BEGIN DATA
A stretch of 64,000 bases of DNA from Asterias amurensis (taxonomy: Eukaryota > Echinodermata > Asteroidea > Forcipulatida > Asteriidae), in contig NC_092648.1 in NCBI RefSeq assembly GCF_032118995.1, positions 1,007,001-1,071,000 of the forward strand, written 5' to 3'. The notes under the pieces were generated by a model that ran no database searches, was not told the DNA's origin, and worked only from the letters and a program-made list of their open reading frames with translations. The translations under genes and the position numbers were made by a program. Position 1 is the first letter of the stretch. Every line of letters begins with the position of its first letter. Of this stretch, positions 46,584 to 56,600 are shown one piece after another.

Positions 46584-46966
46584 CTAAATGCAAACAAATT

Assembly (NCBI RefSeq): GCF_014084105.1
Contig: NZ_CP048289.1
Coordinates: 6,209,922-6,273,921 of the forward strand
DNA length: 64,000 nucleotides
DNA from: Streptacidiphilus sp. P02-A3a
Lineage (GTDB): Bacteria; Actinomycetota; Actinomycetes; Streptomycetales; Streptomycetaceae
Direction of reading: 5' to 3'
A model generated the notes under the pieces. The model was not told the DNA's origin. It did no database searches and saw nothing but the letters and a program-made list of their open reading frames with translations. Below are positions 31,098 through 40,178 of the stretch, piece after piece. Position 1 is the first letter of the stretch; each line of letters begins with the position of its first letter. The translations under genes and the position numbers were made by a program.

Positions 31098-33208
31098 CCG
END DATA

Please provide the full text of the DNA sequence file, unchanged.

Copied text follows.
A stretch of 64,000 bases of DNA from Asterias amurensis (taxonomy: Eukaryota > Echinodermata > Asteroidea > Forcipulatida > Asteriidae), in contig NC_092648.1 in NCBI RefSeq assembly GCF_032118995.1, positions 1,007,001-1,071,000 of the forward strand, written 5' to 3'. The notes under the pieces were generated by a model that ran no database searches, was not told the DNA's origin, and worked only from the letters and a program-made list of their open reading frames with translations. The translations under genes and the position numbers were made by a program. Position 1 is the first letter of the stretch. Every line of letters begins with the position of its first letter. Of this stretch, positions 46,584 to 56,600 are shown one piece after another.

Positions 46584-46966
46584 CTAAATGCAAACAAATT

Assembly (NCBI RefSeq): GCF_014084105.1
Contig: NZ_CP048289.1
Coordinates: 6,209,922-6,273,921 of the forward strand
DNA length: 64,000 nucleotides
DNA from: Streptacidiphilus sp. P02-A3a
Lineage (GTDB): Bacteria; Actinomycetota; Actinomycetes; Streptomycetales; Streptomycetaceae
Direction of reading: 5' to 3'
A model generated the notes under the pieces. The model was not told the DNA's origin. It did no database searches and saw nothing but the letters and a program-made list of their open reading frames with translations. Below are positions 31,098 through 40,178 of the stretch, piece after piece. Position 1 is the first letter of the stretch; each line of letters begins with the position of its first letter. The translations under genes and the position numbers were made by a program.

Positions 31098-33208
31098 CCG